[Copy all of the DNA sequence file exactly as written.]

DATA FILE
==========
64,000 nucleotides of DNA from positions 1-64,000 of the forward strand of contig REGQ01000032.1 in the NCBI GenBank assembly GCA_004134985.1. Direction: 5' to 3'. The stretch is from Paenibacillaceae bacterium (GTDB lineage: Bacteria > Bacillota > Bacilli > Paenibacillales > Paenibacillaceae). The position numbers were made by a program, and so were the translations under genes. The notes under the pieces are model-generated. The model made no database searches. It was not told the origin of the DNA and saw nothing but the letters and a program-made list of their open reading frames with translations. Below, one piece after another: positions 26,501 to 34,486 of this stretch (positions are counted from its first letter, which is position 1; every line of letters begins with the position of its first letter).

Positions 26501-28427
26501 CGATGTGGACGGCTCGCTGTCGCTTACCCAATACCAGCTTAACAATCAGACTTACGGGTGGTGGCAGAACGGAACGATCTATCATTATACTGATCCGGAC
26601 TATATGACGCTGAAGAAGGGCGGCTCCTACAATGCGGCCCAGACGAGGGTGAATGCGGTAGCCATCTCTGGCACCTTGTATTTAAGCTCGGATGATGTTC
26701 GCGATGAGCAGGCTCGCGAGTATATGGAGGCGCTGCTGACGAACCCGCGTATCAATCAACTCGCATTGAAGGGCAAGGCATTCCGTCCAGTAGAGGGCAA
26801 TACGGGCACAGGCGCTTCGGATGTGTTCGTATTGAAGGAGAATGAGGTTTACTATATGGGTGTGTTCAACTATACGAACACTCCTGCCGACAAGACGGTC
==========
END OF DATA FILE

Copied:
64,000 nucleotides of DNA from positions 1-64,000 of the forward strand of contig REGQ01000032.1 in the NCBI GenBank assembly GCA_004134985.1. Direction: 5' to 3'. The stretch is from Paenibacillaceae bacterium (GTDB lineage: Bacteria > Bacillota > Bacilli > Paenibacillales > Paenibacillaceae). The position numbers were made by a program, and so were the translations under genes. The notes under the pieces are model-generated. The model made no database searches. It was not told the origin of the DNA and saw nothing but the letters and a program-made list of their open reading frames with translations. Below, one piece after another: positions 26,501 to 34,486 of this stretch (positions are counted from its first letter, which is position 1; every line of letters begins with the position of its first letter).

Positions 26501-28427
26501 CGATGTGGACGGCTCGCTGTCGCTTACCCAATACCAGCTTAACAATCAGACTTACGGGTGGTGGCAGAACGGAACGATCTATCATTATACTGATCCGGAC
26601 TATATGACGCTGAAGAAGGGCGGCTCCTACAATGCGGCCCAGACGAGGGTGAATGCGGTAGCCATCTCTGGCACCTTGTATTTAAGCTCGGATGATGTTC
26701 GCGATGAGCAGGCTCGCGAGTATATGGAGGCGCTGCTGACGAACCCGCGTATCAATCAACTCGCATTGAAGGGCAAGGCATTCCGTCCAGTAGAGGGCAA
26801 TACGGGCACAGGCGCTTCGGATGTGTTCGTATTGAAGGAGAATGAGGTTTACTATATGGGTGTGTTCAACTATACGAACACTCCTGCCGACAAGACGGTC